Going by the growing number of pre and post wedding parties, the more the merrier seems to be the motto of couples these days, particularly in India. By adopting different traditions from around the country and even the world, shaadi-vaadi is no longer a local affair. The diversity of my own family has been increasing thanks to the newer generation, and I am proud of them for embracing love while rejecting man-made barriers like caste/community and religious differences. Admittedly, unknowns around etiquette, expectations, and customs made event planning equal parts fascinating and confusing.

It is likely that an Indian couple may send their long list of guests an invitation for an engagement party, mehendi, sangeet, bachelor/bachelorette party, wedding hosted by the bride's family, wedding reception hosted by the groom's family, bidaai, and bahu-bhaat. Really? Yes, really. How about attending a spa retreat to recover from the exhaustion? The pressure on the hosts and the couple must be immense, but they rarely display the pain behind the pomp on display. In the quest for a magnificent wedding, the importance of marriage is seemingly forgotten. Not to mention the staggering costs involved. In the US, a wedding conducted with Indian traditions can be around $40,000 to $265,000 though the median annual income here is $59,055. In India, a middle-income household could earn anywhere from $616 to $3030 annually, but the average wedding cost can be a whopping $37,000.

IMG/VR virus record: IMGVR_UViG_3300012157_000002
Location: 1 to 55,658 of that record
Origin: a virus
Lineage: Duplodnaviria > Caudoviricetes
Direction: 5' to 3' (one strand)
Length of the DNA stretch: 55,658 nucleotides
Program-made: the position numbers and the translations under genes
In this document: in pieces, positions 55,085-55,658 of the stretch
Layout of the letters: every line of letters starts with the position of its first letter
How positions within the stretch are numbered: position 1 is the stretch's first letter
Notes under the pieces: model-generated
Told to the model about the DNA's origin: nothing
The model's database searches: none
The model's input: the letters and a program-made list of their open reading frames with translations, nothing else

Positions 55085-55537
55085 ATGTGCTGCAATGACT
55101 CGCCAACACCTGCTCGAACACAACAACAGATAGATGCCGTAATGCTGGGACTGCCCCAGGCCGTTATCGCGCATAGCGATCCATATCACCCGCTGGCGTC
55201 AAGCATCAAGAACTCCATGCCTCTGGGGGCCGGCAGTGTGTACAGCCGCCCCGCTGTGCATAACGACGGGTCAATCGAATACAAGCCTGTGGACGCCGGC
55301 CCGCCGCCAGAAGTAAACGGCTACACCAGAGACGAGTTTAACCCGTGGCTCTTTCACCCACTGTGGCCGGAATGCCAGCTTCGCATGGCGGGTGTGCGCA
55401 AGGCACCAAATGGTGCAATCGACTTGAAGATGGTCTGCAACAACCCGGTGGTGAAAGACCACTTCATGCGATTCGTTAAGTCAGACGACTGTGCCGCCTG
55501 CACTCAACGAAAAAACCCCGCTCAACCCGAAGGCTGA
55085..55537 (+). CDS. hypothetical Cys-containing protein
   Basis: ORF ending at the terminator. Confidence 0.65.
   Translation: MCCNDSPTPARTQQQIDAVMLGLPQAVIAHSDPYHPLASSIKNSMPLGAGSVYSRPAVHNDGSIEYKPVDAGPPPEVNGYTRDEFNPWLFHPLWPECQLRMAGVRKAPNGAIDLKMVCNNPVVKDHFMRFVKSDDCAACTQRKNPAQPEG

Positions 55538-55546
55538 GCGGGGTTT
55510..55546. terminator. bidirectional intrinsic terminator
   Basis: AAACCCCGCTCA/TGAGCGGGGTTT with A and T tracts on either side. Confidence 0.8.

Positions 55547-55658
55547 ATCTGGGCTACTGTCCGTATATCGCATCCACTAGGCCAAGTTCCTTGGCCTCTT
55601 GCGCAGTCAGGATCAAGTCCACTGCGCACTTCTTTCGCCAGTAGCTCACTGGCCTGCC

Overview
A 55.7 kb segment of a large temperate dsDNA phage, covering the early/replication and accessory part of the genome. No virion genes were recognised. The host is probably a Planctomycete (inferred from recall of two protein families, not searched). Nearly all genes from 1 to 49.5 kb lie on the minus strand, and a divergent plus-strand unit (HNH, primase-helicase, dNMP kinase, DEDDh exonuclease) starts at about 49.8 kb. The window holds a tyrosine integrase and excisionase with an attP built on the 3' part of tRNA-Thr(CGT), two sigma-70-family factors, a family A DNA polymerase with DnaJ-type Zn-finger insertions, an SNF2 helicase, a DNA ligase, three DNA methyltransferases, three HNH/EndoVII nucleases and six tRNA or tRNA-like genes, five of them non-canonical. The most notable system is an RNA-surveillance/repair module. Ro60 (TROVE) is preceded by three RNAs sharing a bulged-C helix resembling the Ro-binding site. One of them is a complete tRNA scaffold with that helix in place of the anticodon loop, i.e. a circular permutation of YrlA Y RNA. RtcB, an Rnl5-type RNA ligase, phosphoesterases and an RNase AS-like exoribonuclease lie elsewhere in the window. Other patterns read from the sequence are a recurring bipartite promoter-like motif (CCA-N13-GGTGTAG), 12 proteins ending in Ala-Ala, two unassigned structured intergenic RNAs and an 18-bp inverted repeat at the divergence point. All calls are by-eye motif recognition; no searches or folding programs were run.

Maybe it's just me but the potential expenditure appears to be grossly disproportionate to the family's earnings. Extravaganzas that cost millions are not unheard of. In fact, opulent weddings of the rich and famous are fodder for endless online chatter.

If you dust off the glitter, sometimes greed for dowry, underage marriage, and forced arrangements lurk on the dark side. Thankfully, these practices are no longer prevalent although they haven't been eliminated. It saddens me that some individuals are willing to go into debt to fund their child's wedding or deny their daughter an education to save enough for her dowry.

In my opinion, the union of two individuals in matrimony should be about celebrating true love. Everything else is optional. You don't need to turn into bridezilla in your quest to have the perfect floral arrangements or be a drunken buffoon on the night of your Bachelor Party. One of the most beautiful weddings that I have attended, was also the simplest one. The bride and groom had selected traditions that were most meaningful to them. Holding hands, they walked the seven steps of saptapadi and whispered their vows to each other. The joy on their faces adorned them in a way that jewels couldn't. On that sunny afternoon as the casually dressed guests mingled and enjoyed the farm fresh food, we recognized that beauty lies in simplicity.

Things will continue to evolve, and I don't know what my own children will want for their big day. My only advice to them, “Whatever you do, just keep it classy."


Shyama is a long time North Carolina resident and an ardent writer. You can reach her at: